granted, District of Columbia v. Carter, 404 U.S. 1014, 92
S.Ct. 683, 30
L.Ed.2d 661 (1972). On the other hand, it is also clear that
political subdivisions may properly be enjoined pursuant to
§ 1983. Butts v. Dallas Independent School District,
436 F.2d 728 (5th Cir. 1971); Reed v. Nebraska School Activities
Association, 341 F. Supp. 258 (D.Neb. 1972). High school
athletic associations, such as the IHSA, have been treated as
persons for injunctive purposes under § 1983 when they act
under color of state law, custom, or usage. Mitchell v.
Louisiana High School Athletic Association, 430 F.2d 1155 (5th
Cir. 1970); Oklahoma High School Athletic Association v. Bray,
321 F.2d 269 (10th Cir. 1963); Reed v. Nebraska School
Activities Association, supra. Therefore, all defendants may
properly be enjoined as persons under § 1983, but only the
individual defendants can be liable for the damages sought.
Defendants' second argument, that they have not acted under
color of state law or custom, has been made only by the IHSA
and its directors. They assert that the IHSA is a private
voluntary association, which neither exists by any authority
of the State of Illinois nor acts pursuant to any statute in
fulfilling its functions. Hence, it is contended that the acts
of the IHSA do not amount to state action and cannot be
reached under § 1983. However, much less than statutory
authority has been held sufficient to constitute state action.
Burton v. Wilmington Parking Authority, 365 U.S. 715, 81 S.Ct.
856, 6 L.Ed.2d 45 (1961); Adams v. Miami Police Benevolent
Association, Inc., 454 F.2d 1315 (5th Cir. 1972), cert. denied
409 U.S. 843, 93 S.Ct. 42, 34 L.Ed.2d 82 (Oct. 10, 1972);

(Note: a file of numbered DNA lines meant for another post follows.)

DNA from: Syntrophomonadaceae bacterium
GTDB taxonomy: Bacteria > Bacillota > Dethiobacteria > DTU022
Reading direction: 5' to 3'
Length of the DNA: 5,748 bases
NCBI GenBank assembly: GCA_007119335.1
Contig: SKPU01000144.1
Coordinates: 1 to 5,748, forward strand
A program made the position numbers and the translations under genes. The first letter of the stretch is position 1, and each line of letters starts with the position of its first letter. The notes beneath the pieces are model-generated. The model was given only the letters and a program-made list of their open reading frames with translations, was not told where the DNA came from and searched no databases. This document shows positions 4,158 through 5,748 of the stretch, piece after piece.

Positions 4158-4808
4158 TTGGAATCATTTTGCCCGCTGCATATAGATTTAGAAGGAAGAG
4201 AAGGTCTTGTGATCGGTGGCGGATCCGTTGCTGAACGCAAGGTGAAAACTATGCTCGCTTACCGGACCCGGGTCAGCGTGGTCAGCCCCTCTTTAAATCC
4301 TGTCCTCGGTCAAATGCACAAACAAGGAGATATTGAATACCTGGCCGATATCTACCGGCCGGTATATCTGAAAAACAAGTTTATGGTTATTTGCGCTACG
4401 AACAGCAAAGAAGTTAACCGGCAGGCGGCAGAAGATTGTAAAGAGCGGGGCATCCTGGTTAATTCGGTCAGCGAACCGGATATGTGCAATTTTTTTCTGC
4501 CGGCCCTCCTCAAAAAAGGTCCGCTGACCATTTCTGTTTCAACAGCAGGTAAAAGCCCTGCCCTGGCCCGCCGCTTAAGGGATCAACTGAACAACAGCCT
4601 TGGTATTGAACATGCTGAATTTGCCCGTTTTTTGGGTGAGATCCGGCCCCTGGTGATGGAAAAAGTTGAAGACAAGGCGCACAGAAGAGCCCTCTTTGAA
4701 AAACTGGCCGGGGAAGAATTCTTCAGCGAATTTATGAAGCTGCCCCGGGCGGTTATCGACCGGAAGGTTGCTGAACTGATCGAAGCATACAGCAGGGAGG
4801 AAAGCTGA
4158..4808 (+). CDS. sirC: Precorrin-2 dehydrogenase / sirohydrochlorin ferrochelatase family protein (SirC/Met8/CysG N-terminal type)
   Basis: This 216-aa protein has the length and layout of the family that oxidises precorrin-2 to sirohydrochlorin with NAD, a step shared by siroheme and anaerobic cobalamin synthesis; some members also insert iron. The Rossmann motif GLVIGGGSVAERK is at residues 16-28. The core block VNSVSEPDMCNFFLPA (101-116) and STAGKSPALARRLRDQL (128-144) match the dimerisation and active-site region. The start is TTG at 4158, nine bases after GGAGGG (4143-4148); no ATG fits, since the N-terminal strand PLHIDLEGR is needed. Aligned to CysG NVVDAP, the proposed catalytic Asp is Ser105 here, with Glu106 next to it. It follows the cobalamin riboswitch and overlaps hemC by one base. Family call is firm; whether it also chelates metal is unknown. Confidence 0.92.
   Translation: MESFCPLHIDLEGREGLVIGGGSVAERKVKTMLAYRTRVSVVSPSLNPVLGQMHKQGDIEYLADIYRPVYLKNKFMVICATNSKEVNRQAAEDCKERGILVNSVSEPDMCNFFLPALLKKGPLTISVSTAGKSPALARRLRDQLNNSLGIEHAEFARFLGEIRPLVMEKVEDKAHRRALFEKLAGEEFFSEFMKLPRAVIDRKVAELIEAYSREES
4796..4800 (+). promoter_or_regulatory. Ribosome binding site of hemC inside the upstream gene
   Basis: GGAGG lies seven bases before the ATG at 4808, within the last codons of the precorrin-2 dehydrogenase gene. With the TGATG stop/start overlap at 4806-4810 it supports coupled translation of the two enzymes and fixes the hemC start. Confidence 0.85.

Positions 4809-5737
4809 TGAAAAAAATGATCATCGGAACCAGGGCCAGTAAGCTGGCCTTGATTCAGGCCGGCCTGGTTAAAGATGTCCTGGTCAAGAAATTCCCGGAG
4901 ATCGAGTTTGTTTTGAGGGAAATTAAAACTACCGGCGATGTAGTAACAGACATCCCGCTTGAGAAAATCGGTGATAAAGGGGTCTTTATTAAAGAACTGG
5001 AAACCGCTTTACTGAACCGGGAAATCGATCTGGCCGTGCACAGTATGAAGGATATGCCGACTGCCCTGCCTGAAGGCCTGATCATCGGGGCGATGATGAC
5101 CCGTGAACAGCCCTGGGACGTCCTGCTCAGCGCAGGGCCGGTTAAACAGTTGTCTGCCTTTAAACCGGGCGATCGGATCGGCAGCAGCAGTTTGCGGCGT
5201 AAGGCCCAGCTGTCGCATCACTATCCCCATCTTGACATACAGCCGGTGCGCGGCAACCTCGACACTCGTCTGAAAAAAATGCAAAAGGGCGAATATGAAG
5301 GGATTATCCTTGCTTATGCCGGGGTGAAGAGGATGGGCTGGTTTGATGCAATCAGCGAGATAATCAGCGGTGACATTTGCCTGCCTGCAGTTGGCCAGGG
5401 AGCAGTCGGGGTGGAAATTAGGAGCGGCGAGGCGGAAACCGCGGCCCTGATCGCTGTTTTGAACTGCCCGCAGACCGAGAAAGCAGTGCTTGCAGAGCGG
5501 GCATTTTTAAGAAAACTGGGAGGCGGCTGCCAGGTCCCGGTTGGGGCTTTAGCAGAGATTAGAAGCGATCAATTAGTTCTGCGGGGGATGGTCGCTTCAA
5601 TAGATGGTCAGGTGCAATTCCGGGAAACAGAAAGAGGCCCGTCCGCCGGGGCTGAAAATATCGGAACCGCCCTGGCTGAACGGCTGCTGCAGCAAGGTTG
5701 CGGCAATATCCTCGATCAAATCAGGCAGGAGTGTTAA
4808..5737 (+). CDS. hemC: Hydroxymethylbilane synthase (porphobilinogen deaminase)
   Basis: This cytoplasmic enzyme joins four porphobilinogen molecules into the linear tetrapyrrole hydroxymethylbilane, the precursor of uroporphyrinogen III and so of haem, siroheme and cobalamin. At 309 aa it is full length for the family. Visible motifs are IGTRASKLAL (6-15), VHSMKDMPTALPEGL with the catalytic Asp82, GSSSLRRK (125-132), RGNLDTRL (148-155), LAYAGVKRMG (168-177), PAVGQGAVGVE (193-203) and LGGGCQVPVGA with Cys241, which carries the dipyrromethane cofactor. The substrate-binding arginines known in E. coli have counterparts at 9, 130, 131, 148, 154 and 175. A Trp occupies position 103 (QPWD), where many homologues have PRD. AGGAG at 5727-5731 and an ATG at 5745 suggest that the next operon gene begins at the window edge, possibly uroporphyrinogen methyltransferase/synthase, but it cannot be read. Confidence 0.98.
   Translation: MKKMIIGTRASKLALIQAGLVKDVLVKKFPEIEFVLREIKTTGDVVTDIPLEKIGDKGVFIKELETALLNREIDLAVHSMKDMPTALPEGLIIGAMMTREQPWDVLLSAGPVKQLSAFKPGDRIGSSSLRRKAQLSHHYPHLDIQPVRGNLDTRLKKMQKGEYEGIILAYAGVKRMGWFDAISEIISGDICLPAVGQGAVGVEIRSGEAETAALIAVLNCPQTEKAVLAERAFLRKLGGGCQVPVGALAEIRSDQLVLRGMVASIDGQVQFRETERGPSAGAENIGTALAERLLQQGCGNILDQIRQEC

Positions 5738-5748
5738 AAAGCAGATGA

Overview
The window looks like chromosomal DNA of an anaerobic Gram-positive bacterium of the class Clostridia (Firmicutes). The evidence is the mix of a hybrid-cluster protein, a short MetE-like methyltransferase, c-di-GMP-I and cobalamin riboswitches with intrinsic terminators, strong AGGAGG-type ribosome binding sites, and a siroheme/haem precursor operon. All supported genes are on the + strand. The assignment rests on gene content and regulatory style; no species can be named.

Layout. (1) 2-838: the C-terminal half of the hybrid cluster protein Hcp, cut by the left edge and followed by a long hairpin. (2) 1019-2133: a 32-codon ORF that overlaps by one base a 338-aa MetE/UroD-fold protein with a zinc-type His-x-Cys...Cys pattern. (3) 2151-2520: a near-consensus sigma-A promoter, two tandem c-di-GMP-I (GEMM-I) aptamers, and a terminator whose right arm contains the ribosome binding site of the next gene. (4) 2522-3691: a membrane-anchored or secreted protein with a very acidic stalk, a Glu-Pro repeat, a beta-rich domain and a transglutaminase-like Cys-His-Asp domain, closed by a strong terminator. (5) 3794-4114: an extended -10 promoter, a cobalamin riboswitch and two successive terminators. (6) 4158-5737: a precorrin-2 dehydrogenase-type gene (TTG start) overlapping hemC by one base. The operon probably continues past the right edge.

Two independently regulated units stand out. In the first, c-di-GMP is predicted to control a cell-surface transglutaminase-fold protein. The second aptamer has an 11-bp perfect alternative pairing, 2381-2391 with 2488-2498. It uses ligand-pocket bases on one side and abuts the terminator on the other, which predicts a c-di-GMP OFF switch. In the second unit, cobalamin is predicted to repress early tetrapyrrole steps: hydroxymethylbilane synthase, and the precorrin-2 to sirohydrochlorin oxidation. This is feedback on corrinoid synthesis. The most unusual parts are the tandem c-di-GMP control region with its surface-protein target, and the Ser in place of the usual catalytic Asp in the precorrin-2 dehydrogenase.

Mitchell v. Louisiana High School Athletic Association, supra;
Oklahoma High School Athletic Association v. Bray, supra; Reed
v. Nebraska School Activities Association, supra. The fact that
many members of the IHSA are tax supported, public institutions
which cannot violate the rights of their students without being
subject to judicial review, e. g., Tinker v. Des Moines
Independent Community School District, 393 U.S. 503, 89 S.Ct.
733, 21 L.Ed.2d 731 (1969), and the fact that many IHSA
sporting events are conducted in facilities constructed,
operated, and maintained at taxpayer expense is sufficient
involvement to constitute state action under § 1983. Wellsand
v. Valparaiso Community Schools Corp., No. 71 H 122(2) (N.D.
Ind. Sept. 7, 1971).*fn*
B. Plaintiffs Have Not Been Denied Equal Protection.
When dealing with an alleged denial of equal protection, it
is necessary first to define the nature of the right asserted.
Plaintiffs claim that they have been denied the opportunity to
compete in interscholastic swimming on an equal basis with
boys solely because of their sex. The denial manifests itself
both in the rule prohibiting competition between members of
the opposite sex and in the restrictions applicable to girls'
contests that are not applicable to boys'. Defendants state
that plaintiffs exaggerate the differences between the two
programs. However, this dispute is not material because the
constitutional issues can be resolved even if it is assumed
that plaintiffs' description of the girls' program is entirely
correct. The relevant inquiry here is whether the challenged
classification is rational, Reed v. Reed, 404 U.S. 71, 92
S.Ct. 251, 30 L.Ed.2d 225 (1971), and this court finds that it
is rational even under plaintiffs' description of the facts.
Of course, it is clear that participation in interscholastic
athletics is not a right guaranteed by the Constitution or
laws of the United States. Mitchell v. Louisiana High School
Athletic Association, supra, at 1157. Nor will the courts of
the State of Illinois interfere with the policies of the IHSA